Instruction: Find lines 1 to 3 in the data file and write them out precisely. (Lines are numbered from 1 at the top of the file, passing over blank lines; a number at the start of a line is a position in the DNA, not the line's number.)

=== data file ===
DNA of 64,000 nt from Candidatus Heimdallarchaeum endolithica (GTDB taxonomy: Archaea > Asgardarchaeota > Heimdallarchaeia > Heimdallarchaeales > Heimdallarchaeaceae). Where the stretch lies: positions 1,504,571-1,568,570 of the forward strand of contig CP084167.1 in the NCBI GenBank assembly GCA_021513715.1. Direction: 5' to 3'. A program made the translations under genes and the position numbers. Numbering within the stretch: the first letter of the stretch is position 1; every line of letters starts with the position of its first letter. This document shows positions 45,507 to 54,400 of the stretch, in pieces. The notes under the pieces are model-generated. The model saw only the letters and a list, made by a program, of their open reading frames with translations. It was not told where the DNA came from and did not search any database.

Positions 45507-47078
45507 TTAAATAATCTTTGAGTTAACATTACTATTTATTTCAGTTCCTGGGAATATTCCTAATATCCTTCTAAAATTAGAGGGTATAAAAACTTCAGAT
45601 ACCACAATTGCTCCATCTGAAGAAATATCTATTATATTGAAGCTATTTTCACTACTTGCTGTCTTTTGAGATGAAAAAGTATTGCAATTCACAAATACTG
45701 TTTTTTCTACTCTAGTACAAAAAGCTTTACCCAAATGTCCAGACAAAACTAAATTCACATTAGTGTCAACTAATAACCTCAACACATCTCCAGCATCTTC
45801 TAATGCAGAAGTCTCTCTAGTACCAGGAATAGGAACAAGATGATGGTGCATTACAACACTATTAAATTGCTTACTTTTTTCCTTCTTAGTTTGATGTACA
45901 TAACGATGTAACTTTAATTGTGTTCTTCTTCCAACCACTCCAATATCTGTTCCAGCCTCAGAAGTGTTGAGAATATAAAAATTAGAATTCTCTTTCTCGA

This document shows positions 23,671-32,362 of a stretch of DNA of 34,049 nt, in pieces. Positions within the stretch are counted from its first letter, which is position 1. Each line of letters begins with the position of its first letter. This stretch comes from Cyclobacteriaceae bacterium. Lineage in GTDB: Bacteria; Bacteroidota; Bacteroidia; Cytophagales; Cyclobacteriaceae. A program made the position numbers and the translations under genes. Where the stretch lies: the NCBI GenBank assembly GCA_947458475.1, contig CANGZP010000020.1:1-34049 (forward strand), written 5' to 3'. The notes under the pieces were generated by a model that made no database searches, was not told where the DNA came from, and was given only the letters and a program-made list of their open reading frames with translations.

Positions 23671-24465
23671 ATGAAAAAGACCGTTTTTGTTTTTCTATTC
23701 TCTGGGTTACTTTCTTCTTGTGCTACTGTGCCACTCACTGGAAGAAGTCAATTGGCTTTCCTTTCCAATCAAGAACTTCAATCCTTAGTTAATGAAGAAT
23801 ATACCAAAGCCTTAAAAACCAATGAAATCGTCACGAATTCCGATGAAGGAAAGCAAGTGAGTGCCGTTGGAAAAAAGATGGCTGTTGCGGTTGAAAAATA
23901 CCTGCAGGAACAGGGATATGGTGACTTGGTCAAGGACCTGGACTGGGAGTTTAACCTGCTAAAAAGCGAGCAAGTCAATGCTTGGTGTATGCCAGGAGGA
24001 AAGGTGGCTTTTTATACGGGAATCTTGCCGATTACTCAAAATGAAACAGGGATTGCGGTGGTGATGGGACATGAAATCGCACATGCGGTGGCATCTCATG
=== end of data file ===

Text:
DNA of 64,000 nt from Candidatus Heimdallarchaeum endolithica (GTDB taxonomy: Archaea > Asgardarchaeota > Heimdallarchaeia > Heimdallarchaeales > Heimdallarchaeaceae). Where the stretch lies: positions 1,504,571-1,568,570 of the forward strand of contig CP084167.1 in the NCBI GenBank assembly GCA_021513715.1. Direction: 5' to 3'. A program made the translations under genes and the position numbers. Numbering within the stretch: the first letter of the stretch is position 1; every line of letters starts with the position of its first letter. This document shows positions 45,507 to 54,400 of the stretch, in pieces. The notes under the pieces are model-generated. The model saw only the letters and a list, made by a program, of their open reading frames with translations. It was not told where the DNA came from and did not search any database.

Positions 45507-47078
45507 TTAAATAATCTTTGAGTTAACATTACTATTTATTTCAGTTCCTGGGAATATTCCTAATATCCTTCTAAAATTAGAGGGTATAAAAACTTCAGAT